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Logo of Phnom Penh Post newspaper Phnom Penh Post - ‘Orphanage tourism’ still an issue: UNICEF

‘Orphanage tourism’ still an issue: UNICEF

The UN Children’s Fund in Australia has warned volunteers and tourists to avoid visiting Cambodian orphanages following critical reports from the press in recent weeks.

In a post on its website, UNICEF Australia said “these types of tours exploit children and their families for the financial gain of the organisers and can lead to further exploitation”.

According to Kate Moore, spokesperson at UNICEF Australia, tourists are growing increasingly wary of orphanage visits in Cambodia, thanks in part to critical media reports on the practice, such as a piece on “the orphan business” that aired last week on Australia’s national broadcaster the ABC.

“There’s certainly a growing awareness about the fact that these orphanages are more harmful than they seem,” Moore said.

While the number of orphans in Cambodia has declined over the past 10 years, orphanages have more than doubled, and almost three-quarters of “orphans” still have at least one parent, according to UNICEF.

Experts from UNICEF say children are better off staying with their families, than to risk squalor and sexual abuse in orphanages, while volunteers, though well-meaning, often have little training or screening.

Despite the negative press, it’s unclear whether the number of orphanages is still growing.

“It’s very difficult to say, because we just don’t have the statistics,” said James Sutherland, communications coordinator at Friends International, which is behind a “Children Are Not Tourist Attractions” campaign.

One New Zealand-based volunteer travel company said it was “very aware” of the issue but stood by its “popular” program of sending volunteers to Cambodian orphanages.

Ben Brown, risk and responsibility adviser at International Volunteers HQ, said the company has “very strict requirements that our partners in each country need to meet in relation to the childcare organisations that they place our volunteers in”.

Still, many large aid providers are steering well clear of any orphanages in the Kingdom.

“The Australian Government’s aid program does not fund orphanages in Cambodia, and no Australian Government-funded volunteers are placed in orphanages,” said Simon Fellows, deputy head of the Australian Embassy in Phnom Penh.



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klektik's picture

The dreadful truth is that quite a few Organisations in Australia are collecting finds from gullible people and they use these these funds to pay themselves huge salaries. its not uncommon here in Australia for CEO of supposedly charitable organisation to have salary packages that exceed $250,00 PA. So very little of the funds raised even go to these "orphanages". These NGOs give guarantees that they will place orphanage visits on tourists itineraries, and quite often thats all they do. They also charge young people in Australia to be voluntourists . Sometimes in excess of $2000 to engage in volunteering . Very little of this money raised ends up in Cambodia. I think the emphasis should change , and some of these NGOs operating out of Australia need to be scrutinised thoroughly. I think it is reprehensible that some Cambodians are setting up fake orphanages, but worse are people in first world countries profiting from peoples good intentions. Its these organisations that are stimulating the demand.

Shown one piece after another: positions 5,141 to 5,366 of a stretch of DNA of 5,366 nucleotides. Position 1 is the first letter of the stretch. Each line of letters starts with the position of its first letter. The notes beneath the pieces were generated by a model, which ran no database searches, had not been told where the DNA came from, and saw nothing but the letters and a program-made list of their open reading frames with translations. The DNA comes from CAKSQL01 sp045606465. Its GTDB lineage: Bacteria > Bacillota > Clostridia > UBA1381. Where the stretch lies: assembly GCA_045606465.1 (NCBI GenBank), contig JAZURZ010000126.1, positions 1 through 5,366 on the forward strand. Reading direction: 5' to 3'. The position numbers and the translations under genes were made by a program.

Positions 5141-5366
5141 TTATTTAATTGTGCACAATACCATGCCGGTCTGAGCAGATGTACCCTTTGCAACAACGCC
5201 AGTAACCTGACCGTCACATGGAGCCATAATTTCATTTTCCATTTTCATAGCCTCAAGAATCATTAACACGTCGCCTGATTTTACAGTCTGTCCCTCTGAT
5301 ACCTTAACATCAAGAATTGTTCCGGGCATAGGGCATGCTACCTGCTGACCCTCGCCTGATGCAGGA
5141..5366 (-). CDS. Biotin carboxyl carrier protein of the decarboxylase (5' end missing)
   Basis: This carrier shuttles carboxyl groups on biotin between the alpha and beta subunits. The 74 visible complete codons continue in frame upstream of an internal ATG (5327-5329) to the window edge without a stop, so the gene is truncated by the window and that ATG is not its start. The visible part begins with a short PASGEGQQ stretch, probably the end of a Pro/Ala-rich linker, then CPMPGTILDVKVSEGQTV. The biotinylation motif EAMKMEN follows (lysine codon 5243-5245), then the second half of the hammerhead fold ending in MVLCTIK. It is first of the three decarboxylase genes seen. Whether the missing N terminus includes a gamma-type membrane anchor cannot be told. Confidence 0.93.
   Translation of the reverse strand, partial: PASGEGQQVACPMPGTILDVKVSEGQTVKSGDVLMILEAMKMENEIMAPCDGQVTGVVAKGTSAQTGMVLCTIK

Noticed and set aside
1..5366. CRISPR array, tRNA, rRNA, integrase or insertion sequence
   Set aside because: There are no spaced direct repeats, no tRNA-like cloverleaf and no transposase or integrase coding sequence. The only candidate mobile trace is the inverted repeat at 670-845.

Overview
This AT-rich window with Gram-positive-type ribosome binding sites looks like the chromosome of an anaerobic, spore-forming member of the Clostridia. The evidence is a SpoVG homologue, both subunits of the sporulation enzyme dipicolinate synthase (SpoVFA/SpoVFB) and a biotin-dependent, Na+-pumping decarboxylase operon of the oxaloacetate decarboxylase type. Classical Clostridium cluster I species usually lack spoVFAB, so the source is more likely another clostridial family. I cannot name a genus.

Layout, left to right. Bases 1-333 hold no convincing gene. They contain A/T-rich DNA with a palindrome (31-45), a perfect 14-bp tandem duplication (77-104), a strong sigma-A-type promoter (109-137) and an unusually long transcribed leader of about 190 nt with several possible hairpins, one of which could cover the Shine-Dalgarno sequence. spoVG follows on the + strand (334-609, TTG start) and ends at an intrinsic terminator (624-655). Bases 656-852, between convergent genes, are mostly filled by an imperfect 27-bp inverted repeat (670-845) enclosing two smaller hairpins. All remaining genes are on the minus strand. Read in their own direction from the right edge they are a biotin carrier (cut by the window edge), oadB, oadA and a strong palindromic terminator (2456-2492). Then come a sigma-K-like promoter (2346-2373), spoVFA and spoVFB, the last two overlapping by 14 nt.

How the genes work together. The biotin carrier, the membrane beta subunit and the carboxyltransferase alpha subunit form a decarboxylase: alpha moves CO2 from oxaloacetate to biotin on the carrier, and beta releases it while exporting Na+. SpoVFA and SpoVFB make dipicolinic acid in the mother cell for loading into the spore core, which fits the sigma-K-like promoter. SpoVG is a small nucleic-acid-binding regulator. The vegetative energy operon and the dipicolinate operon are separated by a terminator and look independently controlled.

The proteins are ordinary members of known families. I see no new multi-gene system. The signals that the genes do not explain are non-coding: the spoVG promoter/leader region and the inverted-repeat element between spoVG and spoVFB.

Peter Bull's picture

While visiting Phnom Penh I was disappointed to read this article. The environment for raising money for children's centres / orphanages in Cambodia has been difficult for several years and may get worse due to this and other press comments.

For the past 8 years I have been an (unpaid) trustee for a UK charity set up to help a group of Cambodian children towards a new, better future. We work with a Cambodian partner organisation which makes sure the children are in a safe, healthy environment where they are given good support and educational opportunities.

We strongly believe that Cambodian people need help through many avenues, and orphanages / children centres have been one of the ways to help them. Like any group of institutions, a number of them have been misused as money making opportunities or places where children are abused. Those places should be closed immediately.

Centres that are safe, caring and truly helping to educate the children should be allowed to finish programmes with their existing children. It would be a giant step backwards to send children well on their way to a new future back to the difficulties they faced previously. Many would be exposed to new dangers and be unable to complete their education.

Our charity Golden Futures, which is recognised and regulated by the UK Charity Commission, was set up by volunteers after they returned from working to help people in Cambodia. It is one example (and there must be others) of the benefits which can come through volunteer programmes.

Golden Futures spends 100% of the funds raised directly on our work in Cambodia, with no paid staff. We work with a responsible Cambodian partner, which is responding to the Cambodian Government's initiative to change the role of orphanages, and we will continue to support them as they move towards providing support to families within their local communities - a process they have already begun.

It would be sad if sweeping generalisations led to this life-changing work coming to an end.

Peter Bull